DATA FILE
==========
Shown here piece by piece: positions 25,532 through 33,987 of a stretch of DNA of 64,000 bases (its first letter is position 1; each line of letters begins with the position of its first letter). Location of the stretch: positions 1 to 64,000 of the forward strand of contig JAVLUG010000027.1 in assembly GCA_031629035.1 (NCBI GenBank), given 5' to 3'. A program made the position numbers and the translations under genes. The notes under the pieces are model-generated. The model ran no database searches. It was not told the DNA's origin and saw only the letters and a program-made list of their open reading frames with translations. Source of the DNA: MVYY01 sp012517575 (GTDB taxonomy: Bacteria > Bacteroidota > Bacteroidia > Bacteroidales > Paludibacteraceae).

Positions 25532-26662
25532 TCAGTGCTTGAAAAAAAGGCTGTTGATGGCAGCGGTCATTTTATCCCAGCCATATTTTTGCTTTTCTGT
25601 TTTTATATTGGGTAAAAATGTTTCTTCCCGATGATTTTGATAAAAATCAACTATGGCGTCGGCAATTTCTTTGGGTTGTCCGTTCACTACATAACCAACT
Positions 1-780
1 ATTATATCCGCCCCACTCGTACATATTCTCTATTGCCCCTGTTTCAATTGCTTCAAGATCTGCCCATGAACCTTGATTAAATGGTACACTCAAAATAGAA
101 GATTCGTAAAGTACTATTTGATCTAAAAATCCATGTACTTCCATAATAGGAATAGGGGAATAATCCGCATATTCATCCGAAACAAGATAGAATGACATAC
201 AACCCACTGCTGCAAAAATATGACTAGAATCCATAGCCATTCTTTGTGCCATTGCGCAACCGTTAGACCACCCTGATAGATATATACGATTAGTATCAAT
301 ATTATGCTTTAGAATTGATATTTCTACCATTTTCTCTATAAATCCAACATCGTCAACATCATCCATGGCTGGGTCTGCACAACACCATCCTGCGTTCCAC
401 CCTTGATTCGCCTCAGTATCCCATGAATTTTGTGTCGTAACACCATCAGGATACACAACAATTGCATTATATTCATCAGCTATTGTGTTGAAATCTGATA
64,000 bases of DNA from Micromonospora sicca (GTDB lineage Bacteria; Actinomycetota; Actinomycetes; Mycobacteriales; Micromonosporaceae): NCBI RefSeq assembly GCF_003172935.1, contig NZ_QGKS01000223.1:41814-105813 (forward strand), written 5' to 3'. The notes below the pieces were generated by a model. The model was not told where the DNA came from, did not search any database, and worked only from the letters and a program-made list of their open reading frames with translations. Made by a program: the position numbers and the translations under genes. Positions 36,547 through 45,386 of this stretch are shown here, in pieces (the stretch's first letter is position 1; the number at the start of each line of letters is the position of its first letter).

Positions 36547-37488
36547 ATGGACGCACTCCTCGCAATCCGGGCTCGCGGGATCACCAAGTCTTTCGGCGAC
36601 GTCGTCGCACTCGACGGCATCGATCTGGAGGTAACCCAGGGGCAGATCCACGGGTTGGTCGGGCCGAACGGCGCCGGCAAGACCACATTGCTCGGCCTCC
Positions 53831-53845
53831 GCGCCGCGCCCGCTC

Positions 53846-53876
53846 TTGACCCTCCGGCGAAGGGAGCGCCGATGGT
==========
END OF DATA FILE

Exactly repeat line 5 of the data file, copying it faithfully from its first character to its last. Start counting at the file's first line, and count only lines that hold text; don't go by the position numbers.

Positions 1-780